The Macaron Model: How Do Food Spots That Sell One Thing — And Only One Thing — Survive?
A rainbow assortment at Joy Macarons on Greenville Avenue.
A rainbow-colored assortment of macarons displayed in tidy rows and columns glow in a long glass display case at Joy Macarons on Greenville Avenue. This particular macaron shop, Joy's second location, opened two months ago and specializes in making macarons in the French style, which doesn’t require cooking the sugar first. The display case is fronted by boxy, modular seating that would make a Scandinavian furniture maker swoon, and a menu board behind the counter is brief in its offerings. The minimalist aesthetic of the shop mirrors the minimalist concept of selling one thing, and one thing only: macarons.
Next door to Joy Macarons is Dude, Sweet Chocolate, which specializes in gourmet chocolates with off-beat ingredients like bergamot, jasmine, black sesame and Saigon cinnamon. And across the street is Steel City Pops, the wildly successful popsicle-seller. The Alabama-based company opened the Greenville Avenue location about two years ago, when it was their fourth store. Since then, they’ve opened eight more across the South and have additional locations slated to open soon in the North Texas area.
The booming popularity of specialty shops, these places that specialize in one specific item, raises the question: How does a shop stay in business when it sells one thing, and only one thing? Especially after a food fad fades — akin to the fallout after the cupcake bubble burst — what’s a shop to do?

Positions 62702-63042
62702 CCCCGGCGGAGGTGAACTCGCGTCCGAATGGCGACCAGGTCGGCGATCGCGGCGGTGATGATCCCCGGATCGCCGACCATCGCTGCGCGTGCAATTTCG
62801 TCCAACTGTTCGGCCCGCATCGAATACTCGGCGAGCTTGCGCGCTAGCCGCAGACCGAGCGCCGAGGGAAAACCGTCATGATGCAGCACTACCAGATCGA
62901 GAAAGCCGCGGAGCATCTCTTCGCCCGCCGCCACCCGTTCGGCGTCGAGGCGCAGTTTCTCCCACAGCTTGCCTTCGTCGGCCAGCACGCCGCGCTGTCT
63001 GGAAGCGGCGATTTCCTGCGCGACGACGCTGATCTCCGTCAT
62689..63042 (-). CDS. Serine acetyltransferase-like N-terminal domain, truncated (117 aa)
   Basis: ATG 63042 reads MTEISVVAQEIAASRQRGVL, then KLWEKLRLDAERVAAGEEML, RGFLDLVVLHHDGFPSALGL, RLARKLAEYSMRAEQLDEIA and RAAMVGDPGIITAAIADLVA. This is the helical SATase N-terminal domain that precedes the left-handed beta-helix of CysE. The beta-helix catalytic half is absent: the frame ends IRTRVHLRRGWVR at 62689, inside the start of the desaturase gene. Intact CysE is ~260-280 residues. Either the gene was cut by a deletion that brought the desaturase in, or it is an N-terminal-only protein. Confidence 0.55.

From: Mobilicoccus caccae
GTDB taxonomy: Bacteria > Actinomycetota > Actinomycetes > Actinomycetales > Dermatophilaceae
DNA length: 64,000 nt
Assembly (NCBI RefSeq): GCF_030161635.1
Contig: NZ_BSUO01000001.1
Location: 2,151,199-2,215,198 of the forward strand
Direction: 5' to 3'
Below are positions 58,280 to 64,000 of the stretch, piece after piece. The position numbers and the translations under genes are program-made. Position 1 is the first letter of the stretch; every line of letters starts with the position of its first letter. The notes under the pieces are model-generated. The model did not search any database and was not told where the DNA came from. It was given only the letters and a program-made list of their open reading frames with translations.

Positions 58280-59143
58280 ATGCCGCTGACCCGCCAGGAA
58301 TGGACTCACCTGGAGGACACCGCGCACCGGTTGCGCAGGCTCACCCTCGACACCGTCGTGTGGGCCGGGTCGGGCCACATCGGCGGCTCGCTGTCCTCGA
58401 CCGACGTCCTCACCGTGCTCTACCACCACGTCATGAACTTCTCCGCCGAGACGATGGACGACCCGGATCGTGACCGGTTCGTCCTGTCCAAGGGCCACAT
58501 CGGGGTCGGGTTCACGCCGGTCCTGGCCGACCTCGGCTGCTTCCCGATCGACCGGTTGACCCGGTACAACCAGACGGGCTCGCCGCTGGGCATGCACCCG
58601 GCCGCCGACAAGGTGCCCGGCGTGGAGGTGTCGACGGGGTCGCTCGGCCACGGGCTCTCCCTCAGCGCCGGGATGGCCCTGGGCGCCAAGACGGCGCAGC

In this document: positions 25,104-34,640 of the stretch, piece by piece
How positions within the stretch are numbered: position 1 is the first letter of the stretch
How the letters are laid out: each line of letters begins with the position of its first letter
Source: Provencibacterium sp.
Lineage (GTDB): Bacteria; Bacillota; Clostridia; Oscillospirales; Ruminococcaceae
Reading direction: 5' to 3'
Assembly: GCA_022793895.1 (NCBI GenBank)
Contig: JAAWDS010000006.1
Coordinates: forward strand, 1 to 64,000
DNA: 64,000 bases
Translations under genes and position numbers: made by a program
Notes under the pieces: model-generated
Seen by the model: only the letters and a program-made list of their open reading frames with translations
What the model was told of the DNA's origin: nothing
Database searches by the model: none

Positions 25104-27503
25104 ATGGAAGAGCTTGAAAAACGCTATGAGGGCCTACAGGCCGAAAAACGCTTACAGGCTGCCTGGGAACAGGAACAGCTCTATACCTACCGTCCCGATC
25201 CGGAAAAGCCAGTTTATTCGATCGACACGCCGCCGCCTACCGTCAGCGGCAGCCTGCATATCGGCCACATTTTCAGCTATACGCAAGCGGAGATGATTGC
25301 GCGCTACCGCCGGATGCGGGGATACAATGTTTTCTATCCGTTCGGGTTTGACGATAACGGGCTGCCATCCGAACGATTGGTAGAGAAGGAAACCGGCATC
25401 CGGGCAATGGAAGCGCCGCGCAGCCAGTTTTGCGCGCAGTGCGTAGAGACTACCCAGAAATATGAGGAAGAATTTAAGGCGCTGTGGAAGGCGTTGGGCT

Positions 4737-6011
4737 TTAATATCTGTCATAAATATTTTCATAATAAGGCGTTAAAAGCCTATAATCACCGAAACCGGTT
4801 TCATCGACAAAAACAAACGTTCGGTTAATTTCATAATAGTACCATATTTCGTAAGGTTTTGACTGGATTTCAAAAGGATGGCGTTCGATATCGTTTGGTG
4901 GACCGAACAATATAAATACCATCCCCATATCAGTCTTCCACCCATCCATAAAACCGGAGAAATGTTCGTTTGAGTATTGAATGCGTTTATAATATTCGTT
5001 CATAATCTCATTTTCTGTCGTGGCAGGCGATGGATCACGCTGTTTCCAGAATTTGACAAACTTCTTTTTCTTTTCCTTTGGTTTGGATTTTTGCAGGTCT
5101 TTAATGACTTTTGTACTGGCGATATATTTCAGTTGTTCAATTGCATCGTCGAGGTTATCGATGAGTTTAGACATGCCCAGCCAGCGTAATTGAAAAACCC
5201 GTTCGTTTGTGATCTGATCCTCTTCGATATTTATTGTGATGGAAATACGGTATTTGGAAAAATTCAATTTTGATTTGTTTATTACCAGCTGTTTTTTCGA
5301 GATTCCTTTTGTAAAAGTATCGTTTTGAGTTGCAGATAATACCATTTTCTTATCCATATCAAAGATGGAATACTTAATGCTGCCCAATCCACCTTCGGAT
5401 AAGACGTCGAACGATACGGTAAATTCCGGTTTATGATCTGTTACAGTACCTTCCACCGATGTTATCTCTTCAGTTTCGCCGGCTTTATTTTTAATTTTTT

“I think if you do one thing and you do it really well, the customer will always be there,” says Liz Lanier, owner of Joy Macarons, whose business is growing. She opened her first macaron shop in Oak Cliff two years ago and expanded to the Greenville Avenue location this summer.
Liz Lanier of Joy Macarons
“Once people know this is all you do — this is the best thing that you do — they know they can always turn to you when they need that specific food," says Valery Jean-Bart, owner of Val’s Cheesecakes on Maple Avenue. "I do cheesecakes. I don’t do anything else.”
Jean-Bart opened his small cake shack a year ago after building a following selling his cheesecakes at establishments like Ascension Coffee. At the time he was working out of his church’s kitchen, and his cheesecakes became popular enough that the church administration had to kick him out. Loyal fans were disrupting the church’s activities, showing up at all hours to satisfy a craving, Jean-Bart says.
The owner of a specialty shop that closed down didn’t want to be named for this story, but he said building a following, whether on social media or otherwise, is crucial to staying afloat as a specialty shop.
“We have a big following on Instagram, and we post constantly,” Jean-Bart says. And nearly all of the shops interviewed referenced their social media accounts, whether Instagram or Facebook.
A bit of whimsy is also part of the recipe for staying successful. Jean-Bart makes his cheesecakes in glass jars that have a snap-closure lid. The jars are not only aesthetically pleasing and on-trend with the Mason-jar revival of recent years, they’re practical. Jean-Bart wanted to find a way to make his cheesecakes mobile, to enable people to drive up and grab one on the go. In addition, they make good gifts and party favors, he says, because people have a keepsake. If customers want to return the jars, they get 50 cents back.
And it doesn’t hurt to expand on the popularity of what you’re already doing to keep people interested. Joy Macarons sells macaron ice cream sandwiches at a steep $6. Steel City Pops does seasonal flavors and chocolate-dipped popsicles only in winter months to incentivize people to come in.